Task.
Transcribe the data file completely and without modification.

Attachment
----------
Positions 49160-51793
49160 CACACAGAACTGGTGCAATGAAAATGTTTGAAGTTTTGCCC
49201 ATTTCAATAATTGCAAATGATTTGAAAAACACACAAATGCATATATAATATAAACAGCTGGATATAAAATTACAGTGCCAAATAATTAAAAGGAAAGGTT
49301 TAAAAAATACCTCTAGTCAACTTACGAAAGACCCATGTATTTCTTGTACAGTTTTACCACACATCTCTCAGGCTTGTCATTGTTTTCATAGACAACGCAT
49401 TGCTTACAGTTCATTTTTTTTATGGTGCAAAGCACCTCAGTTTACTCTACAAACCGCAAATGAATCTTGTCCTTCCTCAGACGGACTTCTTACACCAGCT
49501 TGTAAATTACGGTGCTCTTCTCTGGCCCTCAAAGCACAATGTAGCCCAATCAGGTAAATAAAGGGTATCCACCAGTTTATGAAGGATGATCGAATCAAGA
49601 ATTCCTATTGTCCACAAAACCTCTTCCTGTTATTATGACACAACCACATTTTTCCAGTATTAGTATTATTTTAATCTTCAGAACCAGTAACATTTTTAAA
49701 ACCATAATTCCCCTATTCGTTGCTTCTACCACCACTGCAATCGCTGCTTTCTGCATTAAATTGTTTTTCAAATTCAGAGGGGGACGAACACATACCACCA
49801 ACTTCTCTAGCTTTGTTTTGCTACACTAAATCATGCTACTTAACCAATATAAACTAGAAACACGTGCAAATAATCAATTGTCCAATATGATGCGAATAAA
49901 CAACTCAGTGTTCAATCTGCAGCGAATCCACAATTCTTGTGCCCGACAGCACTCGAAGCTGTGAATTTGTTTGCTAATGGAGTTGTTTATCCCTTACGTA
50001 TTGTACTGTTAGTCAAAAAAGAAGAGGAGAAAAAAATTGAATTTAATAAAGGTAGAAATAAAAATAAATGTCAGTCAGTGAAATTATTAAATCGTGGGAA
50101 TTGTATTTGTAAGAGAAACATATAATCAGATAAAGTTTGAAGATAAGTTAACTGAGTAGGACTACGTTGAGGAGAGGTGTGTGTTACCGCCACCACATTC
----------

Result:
Positions 49160-51793
49160 CACACAGAACTGGTGCAATGAAAATGTTTGAAGTTTTGCCC
49201 ATTTCAATAATTGCAAATGATTTGAAAAACACACAAATGCATATATAATATAAACAGCTGGATATAAAATTACAGTGCCAAATAATTAAAAGGAAAGGTT
49301 TAAAAAATACCTCTAGTCAACTTACGAAAGACCCATGTATTTCTTGTACAGTTTTACCACACATCTCTCAGGCTTGTCATTGTTTTCATAGACAACGCAT
49401 TGCTTACAGTTCATTTTTTTTATGGTGCAAAGCACCTCAGTTTACTCTACAAACCGCAAATGAATCTTGTCCTTCCTCAGACGGACTTCTTACACCAGCT
49501 TGTAAATTACGGTGCTCTTCTCTGGCCCTCAAAGCACAATGTAGCCCAATCAGGTAAATAAAGGGTATCCACCAGTTTATGAAGGATGATCGAATCAAGA
49601 ATTCCTATTGTCCACAAAACCTCTTCCTGTTATTATGACACAACCACATTTTTCCAGTATTAGTATTATTTTAATCTTCAGAACCAGTAACATTTTTAAA
49701 ACCATAATTCCCCTATTCGTTGCTTCTACCACCACTGCAATCGCTGCTTTCTGCATTAAATTGTTTTTCAAATTCAGAGGGGGACGAACACATACCACCA
49801 ACTTCTCTAGCTTTGTTTTGCTACACTAAATCATGCTACTTAACCAATATAAACTAGAAACACGTGCAAATAATCAATTGTCCAATATGATGCGAATAAA
49901 CAACTCAGTGTTCAATCTGCAGCGAATCCACAATTCTTGTGCCCGACAGCACTCGAAGCTGTGAATTTGTTTGCTAATGGAGTTGTTTATCCCTTACGTA
50001 TTGTACTGTTAGTCAAAAAAGAAGAGGAGAAAAAAATTGAATTTAATAAAGGTAGAAATAAAAATAAATGTCAGTCAGTGAAATTATTAAATCGTGGGAA
50101 TTGTATTTGTAAGAGAAACATATAATCAGATAAAGTTTGAAGATAAGTTAACTGAGTAGGACTACGTTGAGGAGAGGTGTGTGTTACCGCCACCACATTC